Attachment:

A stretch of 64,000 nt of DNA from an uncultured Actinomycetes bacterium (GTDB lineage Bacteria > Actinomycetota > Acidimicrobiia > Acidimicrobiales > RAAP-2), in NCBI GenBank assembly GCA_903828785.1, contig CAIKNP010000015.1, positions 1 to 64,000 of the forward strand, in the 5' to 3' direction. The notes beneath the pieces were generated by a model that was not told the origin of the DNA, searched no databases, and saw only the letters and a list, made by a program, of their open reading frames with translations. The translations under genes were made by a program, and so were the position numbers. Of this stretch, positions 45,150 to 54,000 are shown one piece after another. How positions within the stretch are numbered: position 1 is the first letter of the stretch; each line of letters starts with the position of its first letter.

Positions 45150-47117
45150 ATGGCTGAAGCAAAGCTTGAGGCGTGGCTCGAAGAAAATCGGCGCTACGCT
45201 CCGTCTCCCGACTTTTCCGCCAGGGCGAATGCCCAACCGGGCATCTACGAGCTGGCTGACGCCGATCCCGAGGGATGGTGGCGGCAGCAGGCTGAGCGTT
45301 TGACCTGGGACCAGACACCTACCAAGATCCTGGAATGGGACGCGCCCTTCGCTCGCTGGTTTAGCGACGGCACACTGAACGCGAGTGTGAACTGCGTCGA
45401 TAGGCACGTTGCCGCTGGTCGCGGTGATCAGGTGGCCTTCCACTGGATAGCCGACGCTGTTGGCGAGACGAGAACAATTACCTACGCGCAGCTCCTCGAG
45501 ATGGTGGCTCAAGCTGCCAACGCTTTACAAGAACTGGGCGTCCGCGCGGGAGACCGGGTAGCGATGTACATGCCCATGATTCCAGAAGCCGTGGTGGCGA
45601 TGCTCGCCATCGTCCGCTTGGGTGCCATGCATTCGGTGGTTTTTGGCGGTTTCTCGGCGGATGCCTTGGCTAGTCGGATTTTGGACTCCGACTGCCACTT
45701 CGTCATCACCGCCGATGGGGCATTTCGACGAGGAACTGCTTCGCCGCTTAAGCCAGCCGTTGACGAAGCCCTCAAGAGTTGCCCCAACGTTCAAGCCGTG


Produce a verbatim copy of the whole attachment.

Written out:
A stretch of 64,000 nt of DNA from an uncultured Actinomycetes bacterium (GTDB lineage Bacteria > Actinomycetota > Acidimicrobiia > Acidimicrobiales > RAAP-2), in NCBI GenBank assembly GCA_903828785.1, contig CAIKNP010000015.1, positions 1 to 64,000 of the forward strand, in the 5' to 3' direction. The notes beneath the pieces were generated by a model that was not told the origin of the DNA, searched no databases, and saw only the letters and a list, made by a program, of their open reading frames with translations. The translations under genes were made by a program, and so were the position numbers. Of this stretch, positions 45,150 to 54,000 are shown one piece after another. How positions within the stretch are numbered: position 1 is the first letter of the stretch; each line of letters starts with the position of its first letter.

Positions 45150-47117
45150 ATGGCTGAAGCAAAGCTTGAGGCGTGGCTCGAAGAAAATCGGCGCTACGCT
45201 CCGTCTCCCGACTTTTCCGCCAGGGCGAATGCCCAACCGGGCATCTACGAGCTGGCTGACGCCGATCCCGAGGGATGGTGGCGGCAGCAGGCTGAGCGTT
45301 TGACCTGGGACCAGACACCTACCAAGATCCTGGAATGGGACGCGCCCTTCGCTCGCTGGTTTAGCGACGGCACACTGAACGCGAGTGTGAACTGCGTCGA
45401 TAGGCACGTTGCCGCTGGTCGCGGTGATCAGGTGGCCTTCCACTGGATAGCCGACGCTGTTGGCGAGACGAGAACAATTACCTACGCGCAGCTCCTCGAG
45501 ATGGTGGCTCAAGCTGCCAACGCTTTACAAGAACTGGGCGTCCGCGCGGGAGACCGGGTAGCGATGTACATGCCCATGATTCCAGAAGCCGTGGTGGCGA
45601 TGCTCGCCATCGTCCGCTTGGGTGCCATGCATTCGGTGGTTTTTGGCGGTTTCTCGGCGGATGCCTTGGCTAGTCGGATTTTGGACTCCGACTGCCACTT
45701 CGTCATCACCGCCGATGGGGCATTTCGACGAGGAACTGCTTCGCCGCTTAAGCCAGCCGTTGACGAAGCCCTCAAGAGTTGCCCCAACGTTCAAGCCGTG